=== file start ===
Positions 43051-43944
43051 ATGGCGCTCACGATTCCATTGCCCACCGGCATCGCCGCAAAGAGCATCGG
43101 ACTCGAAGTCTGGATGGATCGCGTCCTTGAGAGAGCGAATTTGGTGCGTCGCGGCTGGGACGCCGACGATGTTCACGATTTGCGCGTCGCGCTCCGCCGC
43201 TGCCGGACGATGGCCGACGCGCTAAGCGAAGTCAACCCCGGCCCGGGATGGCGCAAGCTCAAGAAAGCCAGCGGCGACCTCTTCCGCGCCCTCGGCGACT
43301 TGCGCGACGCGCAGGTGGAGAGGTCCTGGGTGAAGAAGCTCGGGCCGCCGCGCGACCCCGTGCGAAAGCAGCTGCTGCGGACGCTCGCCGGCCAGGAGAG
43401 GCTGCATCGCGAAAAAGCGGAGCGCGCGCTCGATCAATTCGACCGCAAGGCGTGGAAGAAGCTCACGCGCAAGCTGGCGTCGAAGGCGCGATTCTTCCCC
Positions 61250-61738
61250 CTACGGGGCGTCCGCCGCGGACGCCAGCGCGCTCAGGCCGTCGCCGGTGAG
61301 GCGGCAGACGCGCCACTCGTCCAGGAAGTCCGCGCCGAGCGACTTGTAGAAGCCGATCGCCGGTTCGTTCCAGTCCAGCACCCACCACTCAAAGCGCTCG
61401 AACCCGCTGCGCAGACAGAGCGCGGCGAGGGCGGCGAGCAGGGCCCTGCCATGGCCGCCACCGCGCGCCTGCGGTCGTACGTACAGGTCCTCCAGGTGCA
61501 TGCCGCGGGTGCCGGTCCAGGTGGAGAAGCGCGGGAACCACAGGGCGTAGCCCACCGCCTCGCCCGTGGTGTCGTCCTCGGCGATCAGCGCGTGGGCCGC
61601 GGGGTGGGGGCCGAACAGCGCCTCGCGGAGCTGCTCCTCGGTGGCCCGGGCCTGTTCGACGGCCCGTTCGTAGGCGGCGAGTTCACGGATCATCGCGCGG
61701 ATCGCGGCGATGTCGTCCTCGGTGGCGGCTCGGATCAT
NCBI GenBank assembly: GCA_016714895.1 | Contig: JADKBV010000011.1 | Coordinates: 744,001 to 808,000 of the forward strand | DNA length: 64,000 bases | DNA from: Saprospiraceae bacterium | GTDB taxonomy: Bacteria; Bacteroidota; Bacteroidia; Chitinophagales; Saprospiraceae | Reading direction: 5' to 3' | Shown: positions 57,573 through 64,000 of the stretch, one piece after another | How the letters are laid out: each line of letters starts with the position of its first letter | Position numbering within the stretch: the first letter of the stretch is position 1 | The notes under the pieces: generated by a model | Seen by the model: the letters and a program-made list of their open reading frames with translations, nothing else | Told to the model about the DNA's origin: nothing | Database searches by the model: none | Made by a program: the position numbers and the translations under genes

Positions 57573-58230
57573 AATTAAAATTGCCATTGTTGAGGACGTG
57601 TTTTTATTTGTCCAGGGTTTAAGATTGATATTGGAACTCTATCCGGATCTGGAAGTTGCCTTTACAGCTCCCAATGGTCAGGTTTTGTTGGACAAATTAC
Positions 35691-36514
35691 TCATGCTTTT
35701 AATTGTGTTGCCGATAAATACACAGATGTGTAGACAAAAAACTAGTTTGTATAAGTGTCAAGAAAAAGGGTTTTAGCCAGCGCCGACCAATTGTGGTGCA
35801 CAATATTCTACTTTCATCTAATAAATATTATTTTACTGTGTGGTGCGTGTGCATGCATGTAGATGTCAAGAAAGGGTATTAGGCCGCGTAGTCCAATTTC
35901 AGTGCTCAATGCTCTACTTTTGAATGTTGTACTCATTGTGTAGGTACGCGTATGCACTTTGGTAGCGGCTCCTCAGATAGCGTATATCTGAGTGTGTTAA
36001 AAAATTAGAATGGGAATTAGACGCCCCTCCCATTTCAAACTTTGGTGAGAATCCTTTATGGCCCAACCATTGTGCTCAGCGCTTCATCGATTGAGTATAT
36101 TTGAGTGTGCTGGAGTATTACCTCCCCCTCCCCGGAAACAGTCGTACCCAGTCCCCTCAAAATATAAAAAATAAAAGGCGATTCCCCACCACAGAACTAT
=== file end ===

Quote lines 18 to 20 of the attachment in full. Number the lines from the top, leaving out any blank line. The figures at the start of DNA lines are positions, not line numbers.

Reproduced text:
Positions 35691-36514
35691 TCATGCTTTT
35701 AATTGTGTTGCCGATAAATACACAGATGTGTAGACAAAAAACTAGTTTGTATAAGTGTCAAGAAAAAGGGTTTTAGCCAGCGCCGACCAATTGTGGTGCA